Growth in transport is likely to act against efforts to control carbon dioxide emissions. With the North Sea gas resource currently over maximum production, the UK may have to import natural gas from other countries (such as Russia and Iran) before 2005. With the legally binding Kyoto targets for reducing the levels of emission of greenhouse gases, renewable energy has the promise of a useful, if limited, contribution as part of a portfolio of measures to achieve the targets. It is difficult, however, to envisage how the UK can meet Kyoto targets without the building of new nuclear power stations, especially when account is taken of the nuclear plant which is presently scheduled for closure.
In terms of renewable energy, Scotland is fortunate in having a lot of the resources of wind, wave, tidal hydro-electric and even solar energy. However, the present 2%of electricity in the UK generated from renewables is largely from the medium to large size hydroelectric plants, many of which are in Scotland. Given that present levels of hydroelectric generation took decades to install, doubts must exist over the possibility of installing more than double that capacity in other renewable energy forms in less than a decade. The building of new hydro plant will also be limited due to difficulties in obtaining planning permission and large land-based wind farms are likely to experience similar problems.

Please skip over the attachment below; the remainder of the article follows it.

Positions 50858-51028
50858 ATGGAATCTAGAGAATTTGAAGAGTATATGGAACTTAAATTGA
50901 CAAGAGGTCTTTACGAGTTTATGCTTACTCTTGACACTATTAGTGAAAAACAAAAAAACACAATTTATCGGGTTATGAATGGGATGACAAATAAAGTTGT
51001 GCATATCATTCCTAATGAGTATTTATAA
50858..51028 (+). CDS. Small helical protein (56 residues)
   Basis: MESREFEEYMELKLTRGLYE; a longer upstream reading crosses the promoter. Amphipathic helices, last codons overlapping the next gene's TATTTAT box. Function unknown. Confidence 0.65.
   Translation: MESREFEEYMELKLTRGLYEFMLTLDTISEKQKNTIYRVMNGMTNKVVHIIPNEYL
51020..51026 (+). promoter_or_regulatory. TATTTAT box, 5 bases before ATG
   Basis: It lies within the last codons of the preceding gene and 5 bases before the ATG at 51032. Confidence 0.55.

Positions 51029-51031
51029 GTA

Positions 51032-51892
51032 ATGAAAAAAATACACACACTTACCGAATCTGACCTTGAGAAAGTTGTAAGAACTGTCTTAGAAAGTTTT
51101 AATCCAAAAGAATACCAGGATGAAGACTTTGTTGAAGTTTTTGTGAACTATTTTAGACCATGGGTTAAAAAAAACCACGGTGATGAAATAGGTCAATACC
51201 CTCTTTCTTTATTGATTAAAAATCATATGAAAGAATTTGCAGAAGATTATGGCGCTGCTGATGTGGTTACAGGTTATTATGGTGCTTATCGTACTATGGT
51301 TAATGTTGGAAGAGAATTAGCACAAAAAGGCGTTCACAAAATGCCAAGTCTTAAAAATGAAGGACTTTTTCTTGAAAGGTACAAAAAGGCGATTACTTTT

Most renewables will also be connected to the electricity network at distribution level voltages, so-called "embedded generation". The distribution network was not originally designed to handle such injection of energy and redesign and strengthening of distribution network will need to be undertaken. Large sums of money will have to be spent on this activity and on the development of a control and operational strategy which can cope with this new arrangement of the supply network.
In this context, a serious re-evaluation of the nuclear option should be considered. With improved systems, increased understanding and more open communications, there is no reason why the benefits of nuclear energy and technology cannot greatly outweigh the risks and fears.
Question: All groups such as producers, consumers, and regulators influence the impact on the environment and on energy use. What groups have the most effect and hence should we target?